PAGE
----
“More than 60% of medication reconciliation errors occur during transitions of care, usually on hospital admission, but then they perpetuate down the line” with each transition, such as from general hospital to psychiatric hospital, or upon discharge to home or another facility, said Paula Lester, M.D., in a presentation titled “Medication Reconciliation: Paperwork Saves Lives.” She is an associate professor of medicine at New York University (NYU) Long Island School of Medicine. “This is even more true for psychiatric patients, especially geriatric psychiatric patients because they have more frequent and longer admissions, and they have more care transitions.”

Lester added that older patients with mental illness often end up being transferred from a general hospital to a psychiatric hospital or vice versa, and that the electronic health record systems may not integrate well with one another. Furthermore, hospitalists in other specialties may be unaware of possible interactions between psychiatric medications and the medications they prescribe, she added.

Mark Shen, Pharm.D., a clinical pharmacist in care transitions at NYU Langone Hospital–Long Island, advised that psychiatrists try to use two sources of information when taking a complete medication history, such as the patient, caregiver, other physicians involved in the patient’s care, or the discharging hospital.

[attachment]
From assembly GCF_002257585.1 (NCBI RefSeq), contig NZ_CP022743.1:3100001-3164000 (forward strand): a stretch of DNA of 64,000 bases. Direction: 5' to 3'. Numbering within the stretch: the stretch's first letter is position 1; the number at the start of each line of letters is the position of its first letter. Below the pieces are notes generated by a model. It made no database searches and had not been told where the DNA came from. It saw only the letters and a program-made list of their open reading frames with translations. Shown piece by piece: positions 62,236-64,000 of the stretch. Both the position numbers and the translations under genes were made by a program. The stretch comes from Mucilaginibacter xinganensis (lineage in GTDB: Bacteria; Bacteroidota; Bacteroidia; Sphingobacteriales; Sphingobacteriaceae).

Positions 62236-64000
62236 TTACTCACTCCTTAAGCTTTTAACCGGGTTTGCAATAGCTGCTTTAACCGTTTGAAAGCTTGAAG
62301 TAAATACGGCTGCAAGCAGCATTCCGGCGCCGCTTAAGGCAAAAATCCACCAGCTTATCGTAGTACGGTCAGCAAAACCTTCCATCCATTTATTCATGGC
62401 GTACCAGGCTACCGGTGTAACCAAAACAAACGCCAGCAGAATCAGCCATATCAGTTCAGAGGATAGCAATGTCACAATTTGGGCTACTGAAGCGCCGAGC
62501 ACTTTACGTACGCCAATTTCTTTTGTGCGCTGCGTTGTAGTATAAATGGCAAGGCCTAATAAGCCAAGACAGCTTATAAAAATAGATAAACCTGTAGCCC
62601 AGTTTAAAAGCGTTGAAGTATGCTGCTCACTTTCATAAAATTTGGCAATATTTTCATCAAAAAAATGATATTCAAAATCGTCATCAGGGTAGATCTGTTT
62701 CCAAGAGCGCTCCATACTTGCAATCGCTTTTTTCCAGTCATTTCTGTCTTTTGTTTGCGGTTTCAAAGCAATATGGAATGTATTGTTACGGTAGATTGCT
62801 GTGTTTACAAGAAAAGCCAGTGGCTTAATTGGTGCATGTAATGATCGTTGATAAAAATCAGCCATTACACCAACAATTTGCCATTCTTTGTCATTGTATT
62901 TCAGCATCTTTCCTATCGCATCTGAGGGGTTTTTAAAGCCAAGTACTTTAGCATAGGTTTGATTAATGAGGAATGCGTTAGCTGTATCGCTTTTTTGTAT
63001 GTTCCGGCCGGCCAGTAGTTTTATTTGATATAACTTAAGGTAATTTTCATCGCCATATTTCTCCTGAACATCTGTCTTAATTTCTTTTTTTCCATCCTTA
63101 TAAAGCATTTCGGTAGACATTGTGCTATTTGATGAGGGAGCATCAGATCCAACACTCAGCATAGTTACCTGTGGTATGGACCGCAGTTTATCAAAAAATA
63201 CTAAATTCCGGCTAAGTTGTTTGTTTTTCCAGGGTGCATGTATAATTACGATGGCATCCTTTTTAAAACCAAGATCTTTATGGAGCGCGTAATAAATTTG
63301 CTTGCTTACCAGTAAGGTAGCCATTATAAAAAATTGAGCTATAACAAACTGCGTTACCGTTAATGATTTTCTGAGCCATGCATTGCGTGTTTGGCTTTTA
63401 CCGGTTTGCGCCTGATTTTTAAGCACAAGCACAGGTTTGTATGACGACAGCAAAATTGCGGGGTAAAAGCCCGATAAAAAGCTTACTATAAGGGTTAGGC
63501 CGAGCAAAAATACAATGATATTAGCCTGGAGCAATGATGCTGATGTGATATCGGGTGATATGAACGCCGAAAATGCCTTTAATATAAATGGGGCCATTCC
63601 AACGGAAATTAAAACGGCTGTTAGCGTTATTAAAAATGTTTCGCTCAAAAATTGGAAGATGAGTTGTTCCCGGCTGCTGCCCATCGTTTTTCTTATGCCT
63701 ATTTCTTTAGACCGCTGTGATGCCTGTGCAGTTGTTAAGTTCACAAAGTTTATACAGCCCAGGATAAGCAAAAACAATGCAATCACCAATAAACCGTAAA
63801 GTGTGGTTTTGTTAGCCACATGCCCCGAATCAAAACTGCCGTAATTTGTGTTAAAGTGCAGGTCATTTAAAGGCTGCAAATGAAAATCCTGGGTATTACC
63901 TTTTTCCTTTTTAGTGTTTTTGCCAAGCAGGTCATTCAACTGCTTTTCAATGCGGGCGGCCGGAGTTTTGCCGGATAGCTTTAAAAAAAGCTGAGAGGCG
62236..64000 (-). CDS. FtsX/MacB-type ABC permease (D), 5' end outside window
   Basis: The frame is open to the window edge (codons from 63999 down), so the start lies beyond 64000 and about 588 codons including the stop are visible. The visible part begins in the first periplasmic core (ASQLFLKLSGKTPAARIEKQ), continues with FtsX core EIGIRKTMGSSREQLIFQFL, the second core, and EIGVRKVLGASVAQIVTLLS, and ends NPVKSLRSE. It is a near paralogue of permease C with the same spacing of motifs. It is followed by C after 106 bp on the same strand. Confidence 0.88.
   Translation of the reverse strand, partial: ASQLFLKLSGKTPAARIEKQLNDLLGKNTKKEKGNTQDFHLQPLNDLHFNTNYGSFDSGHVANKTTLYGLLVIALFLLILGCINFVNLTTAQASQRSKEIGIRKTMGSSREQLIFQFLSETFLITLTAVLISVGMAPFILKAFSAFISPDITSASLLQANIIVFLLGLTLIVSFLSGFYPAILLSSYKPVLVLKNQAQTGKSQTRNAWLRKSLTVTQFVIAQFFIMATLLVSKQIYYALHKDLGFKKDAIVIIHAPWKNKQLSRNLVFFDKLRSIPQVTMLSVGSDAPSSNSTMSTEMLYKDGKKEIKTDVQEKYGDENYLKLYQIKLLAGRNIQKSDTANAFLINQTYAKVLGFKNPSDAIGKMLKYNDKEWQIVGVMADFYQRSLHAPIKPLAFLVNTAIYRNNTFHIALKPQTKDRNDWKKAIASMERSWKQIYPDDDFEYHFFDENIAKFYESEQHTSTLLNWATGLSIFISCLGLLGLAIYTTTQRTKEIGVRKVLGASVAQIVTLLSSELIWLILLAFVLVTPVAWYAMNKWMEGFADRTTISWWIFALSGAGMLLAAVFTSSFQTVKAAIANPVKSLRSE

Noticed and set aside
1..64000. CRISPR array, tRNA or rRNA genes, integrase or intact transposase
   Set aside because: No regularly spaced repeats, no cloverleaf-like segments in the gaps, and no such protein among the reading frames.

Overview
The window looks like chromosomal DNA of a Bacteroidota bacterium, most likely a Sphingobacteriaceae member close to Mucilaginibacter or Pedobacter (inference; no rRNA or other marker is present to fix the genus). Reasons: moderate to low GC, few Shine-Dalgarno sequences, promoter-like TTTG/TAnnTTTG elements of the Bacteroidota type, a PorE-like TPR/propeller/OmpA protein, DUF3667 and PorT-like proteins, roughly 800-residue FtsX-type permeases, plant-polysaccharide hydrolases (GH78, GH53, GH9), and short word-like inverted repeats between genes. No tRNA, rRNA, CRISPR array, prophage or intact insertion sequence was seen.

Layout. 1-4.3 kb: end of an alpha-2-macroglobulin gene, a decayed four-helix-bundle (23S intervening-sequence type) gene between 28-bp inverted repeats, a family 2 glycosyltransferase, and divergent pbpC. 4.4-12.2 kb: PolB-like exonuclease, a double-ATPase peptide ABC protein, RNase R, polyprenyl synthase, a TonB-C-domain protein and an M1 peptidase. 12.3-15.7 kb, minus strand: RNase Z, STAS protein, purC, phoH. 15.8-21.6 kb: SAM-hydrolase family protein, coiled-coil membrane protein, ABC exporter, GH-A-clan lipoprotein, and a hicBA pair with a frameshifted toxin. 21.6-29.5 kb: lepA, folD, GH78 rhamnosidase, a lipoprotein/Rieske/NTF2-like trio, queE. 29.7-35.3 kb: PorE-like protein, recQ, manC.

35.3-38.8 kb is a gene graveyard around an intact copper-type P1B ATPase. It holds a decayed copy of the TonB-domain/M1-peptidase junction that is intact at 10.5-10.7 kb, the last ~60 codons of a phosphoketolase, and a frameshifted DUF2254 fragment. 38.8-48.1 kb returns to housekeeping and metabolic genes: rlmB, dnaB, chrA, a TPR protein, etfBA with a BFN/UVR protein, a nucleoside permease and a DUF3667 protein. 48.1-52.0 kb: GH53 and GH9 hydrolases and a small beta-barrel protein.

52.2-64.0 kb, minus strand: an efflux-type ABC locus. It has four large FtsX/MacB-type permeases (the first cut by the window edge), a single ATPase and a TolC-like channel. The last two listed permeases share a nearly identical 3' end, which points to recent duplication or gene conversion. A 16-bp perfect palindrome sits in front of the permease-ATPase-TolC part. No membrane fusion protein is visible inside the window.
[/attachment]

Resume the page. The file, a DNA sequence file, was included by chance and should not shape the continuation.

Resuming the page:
“One source might not be fully correct, and the other source might not be fully correct. It’s up to you to match those two lists together and come up with a list that makes sense,” Shen said.

Shen also suggested asking open-ended questions when speaking with patients, such as the following:

  • What medications, including prescription, over the counter, and supplements, do you take?
  • What medications do you take each day?
  • What medications do you take only sometimes? For what symptoms do you take these medications?
  • What medications do you take that are not pills (for example, eye drops, creams, patches, long-acting injectables)?
  • What time do you take the medications
  • Do you have any issues with unintended effects?

If patients do not take a medication as prescribed, psychiatrists should ask them why, Lester said.

“Sometimes there are good reasons why, [such as] side effects or they’ve taken it before and had a bad experience so they’re afraid of taking it again,” Lester said.

For related information, see the Psychiatric News article “To Improve Safety in Older Patients, Consider Deprescribing.”